10 Ways of making better choices

It’s hard to make good choices. And it is often the method that is the most helpful thing behind the decision. It is crucial how you build judgment and good decision-making. This is why I was looking for simple tools that will help to make better “decision” a habit.

An image may say a thousand words, but it expresses far more with a great visual device. It can catch your attention, inspire clear thought, and motivate us all to behave more intelligently.

See my top ten tools underneath. What’s your favourite one? Have I forgotten anything? Are you going to suggest others?

  • State your case and make sure that you consider your case

You have a message to share— what can be easily and effectively helped by this tool, but only if you select the right one.

Choosing the best way to represent data can be difficult with a range of options.  Nabih Ibrahim Bawazir, from Datanest, and Dean Andrew Abela, from the Bausch School of Business, present a multitude of options perfect for any scenario, even whether it is comparable, distributed, or composite that the narrator wants to share. Go forward–choose your own adventure, but make sure you have an accurate choice.

  • Cognitive discrimination predicted

You may have chosen the right way to describe your thoughts, but you cannot control how you hear them by your audience.  Communication is a two-way street, which inevitably brings your audience with its own filters and baggage. Even if you know that your knowledge is accurate by 100 percent, your own opinion will influence the perception of your audience.

And, frankly, you probably have your own prerequisites, too. The top 20 cognitive biases are here.  See if you can actually identify them…

  • Use the key storytelling elements

The “art of telling stories” turns out to be really a science (like most of the IMHO stuff).  Lou Hoffman, mark Pinset and Patrizia Huen illustrate in the “Periodic Table of Storytelling” the most important elements for the storytelling. They recommend going out, sharing an anecdote and showing a visual — all of them with this creative visualization, which is very scientific.

  • Understand how predictable people are

When Andriy Burkov shared the funny distribution of probabilities from the gym, data enthusiasts from around the world discussed whether this was normal or skewed and never resolved a final reply. Personally, I believe it comes to life with “enhanced research.”

Yet two things are certain, the universe is dominated by mathematics, and even if it gives clearer answers, we cannot agree on another thing.

  • No, we are predicable, really.

How am I supposed to know? Only play the name game and don’t be surprised every time you win.  Apparently they can immediately know your age if someone knows your name. Sophia is somewhere between five and 8 years of age and that Gertron is about 80 and this smart visualization of Five Thirty Eight’s Nate Silber and Allison McCann. Start it yourself now. You’ll be surprised at the predictability of all of us.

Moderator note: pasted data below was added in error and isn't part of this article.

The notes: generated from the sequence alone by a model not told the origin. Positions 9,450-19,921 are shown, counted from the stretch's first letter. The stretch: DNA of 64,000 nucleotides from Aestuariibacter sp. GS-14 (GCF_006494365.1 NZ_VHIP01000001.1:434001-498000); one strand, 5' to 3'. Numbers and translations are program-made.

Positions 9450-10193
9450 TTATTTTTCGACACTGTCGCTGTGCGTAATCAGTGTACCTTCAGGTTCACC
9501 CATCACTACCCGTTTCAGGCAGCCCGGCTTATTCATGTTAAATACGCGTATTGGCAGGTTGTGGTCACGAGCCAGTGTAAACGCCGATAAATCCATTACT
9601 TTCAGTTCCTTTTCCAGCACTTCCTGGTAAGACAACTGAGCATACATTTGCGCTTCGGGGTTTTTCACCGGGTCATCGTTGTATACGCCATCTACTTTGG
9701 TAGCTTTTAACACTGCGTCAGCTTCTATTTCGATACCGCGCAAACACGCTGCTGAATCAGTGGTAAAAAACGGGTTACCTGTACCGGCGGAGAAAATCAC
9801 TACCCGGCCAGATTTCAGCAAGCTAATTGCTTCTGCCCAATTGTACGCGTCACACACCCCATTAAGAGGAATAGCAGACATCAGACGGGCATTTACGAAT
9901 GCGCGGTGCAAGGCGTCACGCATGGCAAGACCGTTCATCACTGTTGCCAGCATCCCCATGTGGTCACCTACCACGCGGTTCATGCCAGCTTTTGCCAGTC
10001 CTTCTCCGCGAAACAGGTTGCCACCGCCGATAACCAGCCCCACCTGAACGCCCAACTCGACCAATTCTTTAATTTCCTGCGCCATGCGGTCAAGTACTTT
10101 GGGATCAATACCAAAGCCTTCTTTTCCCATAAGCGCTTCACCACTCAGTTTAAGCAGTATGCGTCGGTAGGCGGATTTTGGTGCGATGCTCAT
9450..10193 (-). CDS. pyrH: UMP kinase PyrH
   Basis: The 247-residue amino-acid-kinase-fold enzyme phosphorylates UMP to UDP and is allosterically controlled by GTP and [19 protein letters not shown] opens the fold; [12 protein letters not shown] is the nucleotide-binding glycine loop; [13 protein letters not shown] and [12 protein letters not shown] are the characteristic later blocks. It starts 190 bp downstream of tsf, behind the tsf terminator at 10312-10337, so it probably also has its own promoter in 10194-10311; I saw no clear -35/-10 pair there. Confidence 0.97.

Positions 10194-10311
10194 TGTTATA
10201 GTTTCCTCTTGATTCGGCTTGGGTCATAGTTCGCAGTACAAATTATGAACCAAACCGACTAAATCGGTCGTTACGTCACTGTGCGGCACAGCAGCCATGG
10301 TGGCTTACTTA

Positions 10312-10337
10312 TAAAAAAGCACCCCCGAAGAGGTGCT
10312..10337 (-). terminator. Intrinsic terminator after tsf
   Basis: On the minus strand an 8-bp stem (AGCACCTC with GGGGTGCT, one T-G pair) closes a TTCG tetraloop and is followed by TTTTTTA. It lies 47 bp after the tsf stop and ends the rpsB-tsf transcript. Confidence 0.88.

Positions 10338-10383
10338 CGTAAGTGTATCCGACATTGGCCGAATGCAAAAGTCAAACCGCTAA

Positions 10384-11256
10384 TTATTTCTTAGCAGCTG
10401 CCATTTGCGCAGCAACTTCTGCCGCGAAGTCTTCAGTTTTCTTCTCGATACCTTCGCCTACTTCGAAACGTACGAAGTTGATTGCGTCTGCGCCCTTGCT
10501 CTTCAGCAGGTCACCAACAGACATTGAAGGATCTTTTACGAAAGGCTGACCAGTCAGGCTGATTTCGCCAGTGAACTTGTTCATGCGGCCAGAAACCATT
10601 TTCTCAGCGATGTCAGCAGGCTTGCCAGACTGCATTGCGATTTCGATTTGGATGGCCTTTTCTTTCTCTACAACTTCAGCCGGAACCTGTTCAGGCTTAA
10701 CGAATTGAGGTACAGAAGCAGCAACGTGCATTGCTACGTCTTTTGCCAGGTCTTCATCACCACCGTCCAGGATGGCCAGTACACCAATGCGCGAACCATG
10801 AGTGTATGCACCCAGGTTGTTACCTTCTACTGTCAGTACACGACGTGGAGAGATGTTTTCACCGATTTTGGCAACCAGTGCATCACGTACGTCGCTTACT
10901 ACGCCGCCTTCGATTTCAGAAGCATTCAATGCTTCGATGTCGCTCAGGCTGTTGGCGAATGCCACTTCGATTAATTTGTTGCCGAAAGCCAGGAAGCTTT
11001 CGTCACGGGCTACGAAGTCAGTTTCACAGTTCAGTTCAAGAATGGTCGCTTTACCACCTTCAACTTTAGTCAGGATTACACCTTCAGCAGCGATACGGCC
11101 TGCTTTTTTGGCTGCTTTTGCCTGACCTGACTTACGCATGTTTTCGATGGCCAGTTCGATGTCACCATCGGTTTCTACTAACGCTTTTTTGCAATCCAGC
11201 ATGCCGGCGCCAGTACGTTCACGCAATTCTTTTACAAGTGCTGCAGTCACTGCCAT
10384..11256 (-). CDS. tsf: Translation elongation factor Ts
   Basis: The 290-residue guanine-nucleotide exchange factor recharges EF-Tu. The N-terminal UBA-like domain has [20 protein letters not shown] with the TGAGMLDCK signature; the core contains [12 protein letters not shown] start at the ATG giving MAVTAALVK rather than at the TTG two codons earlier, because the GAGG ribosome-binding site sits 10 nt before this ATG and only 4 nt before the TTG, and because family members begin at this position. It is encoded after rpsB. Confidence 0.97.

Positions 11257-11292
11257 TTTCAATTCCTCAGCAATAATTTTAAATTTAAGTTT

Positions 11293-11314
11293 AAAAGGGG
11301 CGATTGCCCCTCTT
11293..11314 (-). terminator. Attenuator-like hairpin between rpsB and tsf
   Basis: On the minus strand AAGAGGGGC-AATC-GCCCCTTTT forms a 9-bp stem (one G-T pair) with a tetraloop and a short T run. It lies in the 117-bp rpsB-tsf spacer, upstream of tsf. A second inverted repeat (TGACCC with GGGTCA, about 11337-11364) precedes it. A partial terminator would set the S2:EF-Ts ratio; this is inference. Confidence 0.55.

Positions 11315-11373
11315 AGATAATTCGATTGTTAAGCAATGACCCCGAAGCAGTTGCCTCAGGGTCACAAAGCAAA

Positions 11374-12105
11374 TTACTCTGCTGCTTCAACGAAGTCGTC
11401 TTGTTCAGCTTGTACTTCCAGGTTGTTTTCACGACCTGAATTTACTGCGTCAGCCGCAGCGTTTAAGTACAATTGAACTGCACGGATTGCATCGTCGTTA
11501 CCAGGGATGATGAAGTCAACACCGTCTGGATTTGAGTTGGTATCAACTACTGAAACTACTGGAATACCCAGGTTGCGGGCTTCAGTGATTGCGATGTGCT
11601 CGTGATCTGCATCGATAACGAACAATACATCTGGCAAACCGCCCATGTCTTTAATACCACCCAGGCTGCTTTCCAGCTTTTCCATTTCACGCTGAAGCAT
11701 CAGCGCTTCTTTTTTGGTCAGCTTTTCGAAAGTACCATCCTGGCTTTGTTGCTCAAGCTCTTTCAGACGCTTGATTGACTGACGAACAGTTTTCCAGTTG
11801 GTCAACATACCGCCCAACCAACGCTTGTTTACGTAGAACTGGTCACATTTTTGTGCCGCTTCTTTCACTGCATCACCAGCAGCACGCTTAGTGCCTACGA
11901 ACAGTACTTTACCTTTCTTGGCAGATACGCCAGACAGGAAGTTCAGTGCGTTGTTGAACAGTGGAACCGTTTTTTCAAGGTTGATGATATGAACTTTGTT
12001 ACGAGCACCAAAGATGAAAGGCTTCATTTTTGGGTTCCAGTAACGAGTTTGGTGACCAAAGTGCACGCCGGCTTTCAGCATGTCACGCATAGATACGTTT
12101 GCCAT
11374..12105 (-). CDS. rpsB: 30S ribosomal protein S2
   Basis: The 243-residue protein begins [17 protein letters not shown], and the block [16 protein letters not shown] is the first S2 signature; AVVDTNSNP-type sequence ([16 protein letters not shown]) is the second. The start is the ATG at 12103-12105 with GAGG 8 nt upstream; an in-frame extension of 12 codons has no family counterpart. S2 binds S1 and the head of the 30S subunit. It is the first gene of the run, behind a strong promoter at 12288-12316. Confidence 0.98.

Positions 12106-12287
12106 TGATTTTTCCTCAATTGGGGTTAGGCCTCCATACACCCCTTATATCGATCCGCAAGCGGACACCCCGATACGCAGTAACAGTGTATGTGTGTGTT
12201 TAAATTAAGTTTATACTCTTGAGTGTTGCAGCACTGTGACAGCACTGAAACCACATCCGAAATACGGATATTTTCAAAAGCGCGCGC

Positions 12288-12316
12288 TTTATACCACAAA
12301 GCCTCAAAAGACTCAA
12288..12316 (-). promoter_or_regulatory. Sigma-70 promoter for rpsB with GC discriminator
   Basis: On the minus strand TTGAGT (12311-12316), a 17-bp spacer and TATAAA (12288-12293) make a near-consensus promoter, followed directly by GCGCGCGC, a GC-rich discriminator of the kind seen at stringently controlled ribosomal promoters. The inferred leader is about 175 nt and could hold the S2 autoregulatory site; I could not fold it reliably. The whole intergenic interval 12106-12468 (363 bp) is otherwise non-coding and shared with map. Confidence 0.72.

• Take advantage of our AI predictability and use

What is AI for? Well, for one, according to research by McKinsey & Company, it promises industry $15 trillion in money value. In traditional IA, analysis, and advanced IA this visualization breaks down the overall potential annual value — in every area as well.

  • Take AI if you’re not doing that already

Warning of spoiler: not most industries. We are all talking about AI, but most industries still invest little— entertainment, computer hardware, insurance, and online news. Despite spending that is just 2.4 percent of the pie, financial institutions don’t do much better. Perhaps, worse–54 percent of the workers of the financial institution surveyed by Accenture said they can’t use AI because their data are either siloes or unusable.

  • Scale and win AI even better

Industries, in effect, profit from the transition to AI scale. According to Ketan Awalegaonkar from Accenture, Robert Berkey, Greg Douglass and Athena Reilly, managers worldwide assume that their businesses would fail without AI. We still have difficulties in scaling AI, however. So on which side do you want to be in the AI race?

  • Take a look at results, analysis and IP

FirstMark’s Matt Turck has created a comprehensive “Union State” of the data for the past six years. He has also spoken about AI this year, which he revealed was “big data.” This is a great place to get the land layman if you want to hit the ground with the info, analytical and AI.

  • Resist the situation

Would you like to make a change? The enemy of progress # 1: the status quo, then you have to fight. After all, creativity has a “no.” Don’t pretend that you haven’t been warned…


Take a view of growth

There is very little that holds you back if you will be ready to leave your comfort zone and evolve. As shown by this instructive and effective illustration, a road of difficulty may be necessary to take you from fear to new abilities and eventually to achieve your own objectives. But, at least you have to follow a clear path. So, what do you expect?

Credit – Bruno Aziza

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